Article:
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April 23, 2014 / 23 Nisan, 5774
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Posts Tagged ‘American English’

Title: “Shtick Shift – Jewish Humor In The 21st Century”

Wednesday, December 3rd, 2008

Title: “Shtick Shift – Jewish Humor In The 21st Century”Author: Simcha WeinsteinPublisher: Barricade Books

  When we first received Rabbi Weinstein’s new tome, following the great success of his first book, Up, Up and Oy Vey, we expected a collection of guffaws and chortles. His latest is really almost his doctoral dissertation on American humor (or should we spell that “humour” since he’s an Englishman?), complete with a glossary and a full set of endnotes.

 Shtick Shift was written to somewhat explain how Jewish humor has just about hijacked the American public conscious, just as Yiddishisms like “shtick” have entered the American-English vernacular.

 For example, most Americans surely recognize the name “Seinfeld” as being the moniker of someone who is Jewish, but the comedian by that name is now considered by almost everyone as being as “American as apple pie.” We’ve “made it” in civil society and our stand-up comedians no longer utilize self-deprecating humor onstage as when their audiences consisted mostly of Jewish co-religionists.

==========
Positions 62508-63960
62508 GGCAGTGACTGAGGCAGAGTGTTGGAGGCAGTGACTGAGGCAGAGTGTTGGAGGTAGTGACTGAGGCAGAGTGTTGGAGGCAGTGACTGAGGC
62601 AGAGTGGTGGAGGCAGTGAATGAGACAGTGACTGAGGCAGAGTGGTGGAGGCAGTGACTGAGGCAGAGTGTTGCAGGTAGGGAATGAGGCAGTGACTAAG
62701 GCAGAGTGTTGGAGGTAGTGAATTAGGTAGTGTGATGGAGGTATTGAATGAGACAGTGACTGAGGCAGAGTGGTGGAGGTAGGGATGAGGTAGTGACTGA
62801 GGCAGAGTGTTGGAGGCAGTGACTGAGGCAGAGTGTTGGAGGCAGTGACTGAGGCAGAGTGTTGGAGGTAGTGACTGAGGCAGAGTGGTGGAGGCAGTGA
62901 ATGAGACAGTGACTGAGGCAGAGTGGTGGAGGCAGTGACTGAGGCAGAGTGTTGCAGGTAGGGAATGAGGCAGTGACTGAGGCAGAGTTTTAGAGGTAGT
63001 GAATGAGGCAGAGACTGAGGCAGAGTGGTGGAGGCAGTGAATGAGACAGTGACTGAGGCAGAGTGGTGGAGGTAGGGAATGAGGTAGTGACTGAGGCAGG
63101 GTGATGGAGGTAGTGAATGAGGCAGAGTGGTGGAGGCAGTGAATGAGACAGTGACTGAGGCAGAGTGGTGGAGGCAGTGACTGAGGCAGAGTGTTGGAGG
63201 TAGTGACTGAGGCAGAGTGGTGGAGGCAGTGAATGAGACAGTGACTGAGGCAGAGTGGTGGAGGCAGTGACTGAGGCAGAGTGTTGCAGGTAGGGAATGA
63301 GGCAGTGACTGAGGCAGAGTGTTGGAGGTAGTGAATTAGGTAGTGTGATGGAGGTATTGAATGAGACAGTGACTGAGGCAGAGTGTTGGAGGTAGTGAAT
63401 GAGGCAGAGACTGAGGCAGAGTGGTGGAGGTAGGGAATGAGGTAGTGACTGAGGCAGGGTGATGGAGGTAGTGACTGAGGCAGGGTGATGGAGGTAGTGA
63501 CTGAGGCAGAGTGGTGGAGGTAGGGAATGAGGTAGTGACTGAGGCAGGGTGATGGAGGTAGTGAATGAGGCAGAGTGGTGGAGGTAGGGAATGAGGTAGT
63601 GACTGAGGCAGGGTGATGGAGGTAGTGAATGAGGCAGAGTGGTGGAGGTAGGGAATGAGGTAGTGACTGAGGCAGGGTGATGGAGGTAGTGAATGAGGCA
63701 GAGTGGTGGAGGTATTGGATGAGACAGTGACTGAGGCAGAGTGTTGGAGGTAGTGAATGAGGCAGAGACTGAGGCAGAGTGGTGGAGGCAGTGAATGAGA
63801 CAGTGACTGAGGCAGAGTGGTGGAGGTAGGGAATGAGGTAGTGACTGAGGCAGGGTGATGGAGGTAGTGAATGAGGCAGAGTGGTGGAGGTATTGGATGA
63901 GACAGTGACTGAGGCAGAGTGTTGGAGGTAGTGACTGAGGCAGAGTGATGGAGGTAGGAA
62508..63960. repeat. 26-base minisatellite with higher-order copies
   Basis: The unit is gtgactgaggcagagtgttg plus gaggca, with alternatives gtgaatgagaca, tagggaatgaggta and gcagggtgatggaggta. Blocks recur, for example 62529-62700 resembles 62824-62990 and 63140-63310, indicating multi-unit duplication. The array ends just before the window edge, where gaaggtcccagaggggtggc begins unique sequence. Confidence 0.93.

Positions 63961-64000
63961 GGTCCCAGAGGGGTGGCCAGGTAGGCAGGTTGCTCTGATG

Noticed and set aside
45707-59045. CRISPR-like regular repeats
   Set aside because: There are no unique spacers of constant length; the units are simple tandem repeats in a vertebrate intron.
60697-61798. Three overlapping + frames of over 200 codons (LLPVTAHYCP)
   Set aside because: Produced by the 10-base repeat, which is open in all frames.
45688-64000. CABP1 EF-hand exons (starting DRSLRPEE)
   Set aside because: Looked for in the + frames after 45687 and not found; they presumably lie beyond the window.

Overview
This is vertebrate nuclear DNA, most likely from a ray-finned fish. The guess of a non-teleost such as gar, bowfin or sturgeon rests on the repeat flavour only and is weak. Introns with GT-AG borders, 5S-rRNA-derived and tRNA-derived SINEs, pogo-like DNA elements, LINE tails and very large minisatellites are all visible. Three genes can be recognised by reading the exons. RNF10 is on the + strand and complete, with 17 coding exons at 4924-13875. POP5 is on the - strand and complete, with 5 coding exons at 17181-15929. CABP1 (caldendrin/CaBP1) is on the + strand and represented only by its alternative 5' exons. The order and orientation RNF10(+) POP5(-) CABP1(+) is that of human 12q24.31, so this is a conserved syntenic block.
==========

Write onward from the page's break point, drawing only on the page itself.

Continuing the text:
Now – we’re “mainstream!”

 Weinstein’s small book provides a complete dissection of American humor and many well-known humorists, making a heroic attempt to explain the process of how our Jewish humor became American, and how American civilization has influenced the things we find humorous in the first place.

 This may be his “doctoral dissertation,” but it’s an easy-to-read exposition for anyone, including fans of Jewish humor and humorists, toward understanding and appreciating the contributions of Jewish ideas and civilization to the wider world.

 Everything and everyone modern is in here – “The Nanny,” “Borat,” Sarah Silverman, Ben Stiller, Lenny Bruce, etc., as well as many of the Jewish institutions and life events, such as weddings, bar/bat mitzvahs, charitable fund-raisers, even funerals.

 Simcha Weinstein fully explains what and why Americans are finding funny nowadays and why Jewish humor is no longer self-deprecating as it was in our parents’ generation.

Printed from: http://www.jewishpress.com/sections/books//2008/12/03/

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